A large number of dissemination sessions were held for all bearers of weapons (the Ivorian armed forces, self-defence groups, the Forces Nouvelles armed forces, etc.) and for the Young Patriots, enabling the ICRC to spread knowledge of its mandate and activities.
National Society teams from France, Iran, the Netherlands, Iran and other countries helped strengthen the humanitarian work of the International Red Cross and Red Crescent Movement. The International Federation of Red Cross and Red Crescent Societies maintained a presence in Abidjan until September 2005.
In Togo, the ICRC focused on responding to the consequences of the violence that riddled the electoral process. Many of the wounded were assisted by Togolese Red Cross first-aid workers with the ICRC's support. The situation of displaced persons was assessed and an assistance programme was set up for them in early June.
Information sessions on international humanitarian law were held for youth leaders and senior officers of the Togolese armed forces so as to raise their awareness of humanitarian principles and their duty to facilitate the activities of the ICRC and the Togolese Red Cross in times of crisis.
In the other countries covered by the Abidjan regional delegation (Benin, Burkina Faso and Ghana), the ICRC continued its ongoing programmes.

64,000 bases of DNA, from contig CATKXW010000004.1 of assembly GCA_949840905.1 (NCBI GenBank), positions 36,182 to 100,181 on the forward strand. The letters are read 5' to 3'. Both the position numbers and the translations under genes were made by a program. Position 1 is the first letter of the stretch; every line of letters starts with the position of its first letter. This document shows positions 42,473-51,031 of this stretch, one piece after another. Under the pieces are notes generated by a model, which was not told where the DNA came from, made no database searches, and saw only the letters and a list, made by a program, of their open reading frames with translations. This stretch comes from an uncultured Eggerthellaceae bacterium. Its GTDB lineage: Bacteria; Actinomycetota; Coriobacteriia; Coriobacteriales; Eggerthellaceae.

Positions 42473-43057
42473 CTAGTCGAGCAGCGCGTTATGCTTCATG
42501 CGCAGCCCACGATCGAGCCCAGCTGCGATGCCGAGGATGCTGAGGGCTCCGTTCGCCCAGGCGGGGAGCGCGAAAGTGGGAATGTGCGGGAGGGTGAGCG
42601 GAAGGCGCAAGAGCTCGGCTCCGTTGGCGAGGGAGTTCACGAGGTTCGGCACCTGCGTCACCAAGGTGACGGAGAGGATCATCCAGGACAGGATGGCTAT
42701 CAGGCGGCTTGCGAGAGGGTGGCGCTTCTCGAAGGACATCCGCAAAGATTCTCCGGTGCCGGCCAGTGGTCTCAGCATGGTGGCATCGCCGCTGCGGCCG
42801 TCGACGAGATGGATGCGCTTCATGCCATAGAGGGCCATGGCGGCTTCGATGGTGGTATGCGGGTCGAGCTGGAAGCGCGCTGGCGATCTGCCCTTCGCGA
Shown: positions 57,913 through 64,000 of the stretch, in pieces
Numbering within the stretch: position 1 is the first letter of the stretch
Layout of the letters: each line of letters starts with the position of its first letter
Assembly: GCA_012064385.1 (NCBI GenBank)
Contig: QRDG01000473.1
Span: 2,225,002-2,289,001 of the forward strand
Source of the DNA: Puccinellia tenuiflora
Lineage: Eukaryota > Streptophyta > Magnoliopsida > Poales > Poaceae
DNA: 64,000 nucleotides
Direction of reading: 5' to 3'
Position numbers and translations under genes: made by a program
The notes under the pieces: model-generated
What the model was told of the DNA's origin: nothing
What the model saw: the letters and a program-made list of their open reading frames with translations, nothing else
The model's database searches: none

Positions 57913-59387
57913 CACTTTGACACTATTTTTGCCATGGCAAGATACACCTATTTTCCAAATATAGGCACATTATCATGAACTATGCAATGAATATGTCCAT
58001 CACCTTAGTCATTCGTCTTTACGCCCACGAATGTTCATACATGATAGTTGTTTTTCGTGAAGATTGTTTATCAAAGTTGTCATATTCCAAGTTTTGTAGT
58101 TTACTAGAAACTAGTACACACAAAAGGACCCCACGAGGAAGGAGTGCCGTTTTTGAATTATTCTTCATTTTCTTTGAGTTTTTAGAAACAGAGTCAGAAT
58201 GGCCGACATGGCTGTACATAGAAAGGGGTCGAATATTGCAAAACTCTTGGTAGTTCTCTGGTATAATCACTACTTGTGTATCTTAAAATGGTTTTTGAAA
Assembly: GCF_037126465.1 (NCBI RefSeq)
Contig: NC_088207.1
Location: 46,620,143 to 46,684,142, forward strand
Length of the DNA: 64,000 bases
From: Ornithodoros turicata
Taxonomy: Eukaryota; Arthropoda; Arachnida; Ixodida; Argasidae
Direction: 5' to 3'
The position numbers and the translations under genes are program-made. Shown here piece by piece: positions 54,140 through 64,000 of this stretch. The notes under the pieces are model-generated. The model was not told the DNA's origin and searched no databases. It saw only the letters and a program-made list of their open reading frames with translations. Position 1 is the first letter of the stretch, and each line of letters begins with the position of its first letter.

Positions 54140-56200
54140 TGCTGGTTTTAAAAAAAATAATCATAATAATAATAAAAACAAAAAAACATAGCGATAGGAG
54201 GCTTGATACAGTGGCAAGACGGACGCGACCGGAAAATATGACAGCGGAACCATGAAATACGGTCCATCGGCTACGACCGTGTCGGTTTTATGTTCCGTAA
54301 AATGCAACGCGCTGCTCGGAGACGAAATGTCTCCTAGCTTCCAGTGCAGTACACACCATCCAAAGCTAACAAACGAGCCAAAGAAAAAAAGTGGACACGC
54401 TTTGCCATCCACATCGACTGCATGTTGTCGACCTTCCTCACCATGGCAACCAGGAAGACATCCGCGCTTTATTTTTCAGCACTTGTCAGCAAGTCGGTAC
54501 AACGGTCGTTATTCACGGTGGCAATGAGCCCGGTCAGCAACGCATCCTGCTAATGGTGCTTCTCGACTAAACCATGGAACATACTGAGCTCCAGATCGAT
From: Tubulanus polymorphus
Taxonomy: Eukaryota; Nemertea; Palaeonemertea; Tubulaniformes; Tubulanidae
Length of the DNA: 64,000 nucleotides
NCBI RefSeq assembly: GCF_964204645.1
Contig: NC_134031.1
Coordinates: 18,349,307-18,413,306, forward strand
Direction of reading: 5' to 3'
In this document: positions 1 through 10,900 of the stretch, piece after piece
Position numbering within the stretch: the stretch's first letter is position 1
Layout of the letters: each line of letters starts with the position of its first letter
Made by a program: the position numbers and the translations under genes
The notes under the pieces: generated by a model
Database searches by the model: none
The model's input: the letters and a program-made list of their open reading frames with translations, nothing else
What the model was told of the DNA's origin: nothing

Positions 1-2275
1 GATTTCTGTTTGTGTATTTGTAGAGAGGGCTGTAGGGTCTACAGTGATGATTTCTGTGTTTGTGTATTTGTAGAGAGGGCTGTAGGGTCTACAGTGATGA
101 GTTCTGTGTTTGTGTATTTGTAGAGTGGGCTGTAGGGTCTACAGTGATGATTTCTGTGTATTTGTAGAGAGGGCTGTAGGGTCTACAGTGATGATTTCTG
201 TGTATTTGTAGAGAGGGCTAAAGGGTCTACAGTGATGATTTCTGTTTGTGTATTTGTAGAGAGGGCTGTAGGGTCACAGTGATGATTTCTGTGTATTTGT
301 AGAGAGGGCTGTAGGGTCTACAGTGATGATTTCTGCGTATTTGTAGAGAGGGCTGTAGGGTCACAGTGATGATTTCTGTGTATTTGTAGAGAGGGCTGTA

Operational highlights in 2005
ICRC delegates carried out 233 visits in 87 places of detention throughout the country (prisons, military camps, police stations and temporary holding places) with a view to monitoring the situation of several hundred people deprived of their freedom.
Three-month-long therapeutic feeding programmes were carried out in six places of detention.
25 children (11 Liberians and 14 Ivorians) separated from their parents as a result of the conflicts in their countr ies were reunited with their families.
ICRC teams in Côte d'Ivoire and Ghana continued to search for the parents of 185 Liberian children. The organization also continued to monitor the cases of 164 Ivorian children living in Ghana, Guinea and Liberia.
Around 6,800 Red Cross messages were collected and more than 5,800 were distributed in the five countries covered by the regional delegation (Benin, Burkina Faso, Côte d’Ivoire, Ghana and Togo).
Steps were taken with a view to concluding an agreement with Togo on the ICRC's humanitarian activities for people deprived of their freedom.
Some 1,5 million people in the north and west of the country had access to drinking water after the ICRC shipped 957 tonnes of chemicals to 70 water-treatment plants. More than 16,5 million cubic metres of water were treated with these chemicals.
In Korhogo, three temporary plants were set up for the treatment, storage and distribution of 29 million litres of water serving as survival rations for 100,000 people during the drought, which lasted more than three months.